If you believe that your treatment under the NHS has been substandard in any respect, it is your right to make a complaint.
Your concerns may relate to the quality of care you have received, or they may be to do with other aspects of the way in which your treatment has been handled (for example, you may want to draw attention to unacceptable delays in your treatment, or a poor standard of communication on the part of your doctor).
The NHS states that it wants to hear your complaints. Learning of your concerns should help them to do things better in future. It is also worth knowing that the efficiency with which NHS Trusts handle complaints is one of the criteria on which they are judged, as part of the "NHS Performance Ratings". As a result, each NHS organisation has an interest in making sure any complaint they receive is handled sensitively and professionally.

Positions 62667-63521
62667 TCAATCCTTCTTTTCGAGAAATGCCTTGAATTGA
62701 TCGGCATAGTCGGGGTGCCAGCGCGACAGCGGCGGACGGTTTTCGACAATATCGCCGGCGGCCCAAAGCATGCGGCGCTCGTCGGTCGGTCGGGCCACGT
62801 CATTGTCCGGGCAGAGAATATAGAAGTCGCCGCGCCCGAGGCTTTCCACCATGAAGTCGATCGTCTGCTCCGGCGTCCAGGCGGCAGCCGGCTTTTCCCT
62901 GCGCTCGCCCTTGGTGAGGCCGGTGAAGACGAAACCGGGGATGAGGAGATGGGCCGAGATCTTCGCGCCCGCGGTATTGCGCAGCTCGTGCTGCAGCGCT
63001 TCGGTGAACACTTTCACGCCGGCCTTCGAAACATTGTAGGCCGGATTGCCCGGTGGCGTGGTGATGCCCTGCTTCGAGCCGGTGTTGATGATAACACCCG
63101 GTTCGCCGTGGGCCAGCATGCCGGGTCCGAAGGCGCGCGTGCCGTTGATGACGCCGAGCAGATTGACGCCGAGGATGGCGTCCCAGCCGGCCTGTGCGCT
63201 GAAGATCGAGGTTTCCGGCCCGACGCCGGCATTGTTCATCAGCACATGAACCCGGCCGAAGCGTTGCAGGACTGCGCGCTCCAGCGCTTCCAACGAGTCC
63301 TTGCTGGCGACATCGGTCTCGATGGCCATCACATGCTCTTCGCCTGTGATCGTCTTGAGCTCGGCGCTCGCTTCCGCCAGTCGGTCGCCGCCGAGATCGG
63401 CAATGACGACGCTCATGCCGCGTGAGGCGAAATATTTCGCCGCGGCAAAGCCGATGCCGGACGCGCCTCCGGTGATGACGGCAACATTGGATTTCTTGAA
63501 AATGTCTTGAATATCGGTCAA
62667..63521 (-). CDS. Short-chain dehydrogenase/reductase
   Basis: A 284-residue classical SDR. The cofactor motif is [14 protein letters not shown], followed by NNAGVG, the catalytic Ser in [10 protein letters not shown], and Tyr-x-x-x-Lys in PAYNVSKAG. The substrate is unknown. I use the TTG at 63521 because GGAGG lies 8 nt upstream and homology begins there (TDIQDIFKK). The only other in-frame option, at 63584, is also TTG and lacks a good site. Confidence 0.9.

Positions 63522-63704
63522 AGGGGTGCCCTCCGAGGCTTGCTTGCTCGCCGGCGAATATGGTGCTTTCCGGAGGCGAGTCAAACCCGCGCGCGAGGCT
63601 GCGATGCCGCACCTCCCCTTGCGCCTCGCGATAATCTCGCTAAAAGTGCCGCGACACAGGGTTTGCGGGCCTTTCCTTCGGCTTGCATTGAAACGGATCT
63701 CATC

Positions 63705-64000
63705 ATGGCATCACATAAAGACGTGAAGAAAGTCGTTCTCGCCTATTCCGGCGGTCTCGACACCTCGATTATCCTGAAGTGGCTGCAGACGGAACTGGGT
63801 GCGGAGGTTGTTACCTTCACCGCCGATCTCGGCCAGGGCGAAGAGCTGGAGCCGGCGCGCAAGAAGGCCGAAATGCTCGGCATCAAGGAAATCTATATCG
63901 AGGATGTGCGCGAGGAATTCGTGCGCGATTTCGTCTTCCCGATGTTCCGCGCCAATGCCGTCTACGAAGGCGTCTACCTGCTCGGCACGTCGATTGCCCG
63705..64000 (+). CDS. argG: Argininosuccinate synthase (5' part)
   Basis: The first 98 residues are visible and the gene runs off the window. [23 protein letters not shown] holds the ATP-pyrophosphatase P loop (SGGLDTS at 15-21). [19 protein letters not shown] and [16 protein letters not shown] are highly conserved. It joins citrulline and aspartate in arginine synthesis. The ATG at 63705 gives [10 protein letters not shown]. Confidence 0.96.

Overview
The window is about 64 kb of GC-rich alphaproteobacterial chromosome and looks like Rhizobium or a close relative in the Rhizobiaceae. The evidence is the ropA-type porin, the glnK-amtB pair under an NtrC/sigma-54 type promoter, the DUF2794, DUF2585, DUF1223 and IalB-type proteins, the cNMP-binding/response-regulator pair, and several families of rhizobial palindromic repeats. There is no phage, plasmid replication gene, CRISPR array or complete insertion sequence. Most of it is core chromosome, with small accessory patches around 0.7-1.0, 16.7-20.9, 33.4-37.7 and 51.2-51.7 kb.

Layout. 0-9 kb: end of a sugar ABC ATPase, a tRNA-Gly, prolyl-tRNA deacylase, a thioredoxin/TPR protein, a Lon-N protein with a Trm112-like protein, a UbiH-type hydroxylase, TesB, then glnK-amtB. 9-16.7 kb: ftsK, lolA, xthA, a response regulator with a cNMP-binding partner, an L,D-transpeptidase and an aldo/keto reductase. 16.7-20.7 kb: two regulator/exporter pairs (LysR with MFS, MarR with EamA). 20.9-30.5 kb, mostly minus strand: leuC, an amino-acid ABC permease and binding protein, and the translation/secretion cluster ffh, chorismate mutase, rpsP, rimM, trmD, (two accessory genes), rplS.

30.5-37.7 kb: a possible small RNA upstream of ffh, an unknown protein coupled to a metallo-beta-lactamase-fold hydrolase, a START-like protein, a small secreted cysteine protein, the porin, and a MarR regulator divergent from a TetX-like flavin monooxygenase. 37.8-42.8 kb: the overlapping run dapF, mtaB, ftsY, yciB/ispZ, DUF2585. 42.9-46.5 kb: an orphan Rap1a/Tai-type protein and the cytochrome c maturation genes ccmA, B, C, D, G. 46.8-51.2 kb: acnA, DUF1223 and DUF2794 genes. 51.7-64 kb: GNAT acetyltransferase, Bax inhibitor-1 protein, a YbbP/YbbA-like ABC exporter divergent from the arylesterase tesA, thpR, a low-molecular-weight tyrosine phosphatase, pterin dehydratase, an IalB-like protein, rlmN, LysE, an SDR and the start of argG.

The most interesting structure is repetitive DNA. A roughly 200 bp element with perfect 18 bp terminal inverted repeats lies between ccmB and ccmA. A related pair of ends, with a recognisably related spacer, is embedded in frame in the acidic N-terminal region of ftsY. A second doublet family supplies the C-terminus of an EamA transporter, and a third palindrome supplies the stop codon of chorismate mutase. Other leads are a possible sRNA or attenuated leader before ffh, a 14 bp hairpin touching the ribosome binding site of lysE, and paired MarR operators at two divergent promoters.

The NHS Complaints Procedure is laid down by the Department of Health. Although there are differences in how various NHS organisations run their complaints procedures, the same basic stages apply throughout the UK. It is a process with up to three steps, which you have to follow in turn.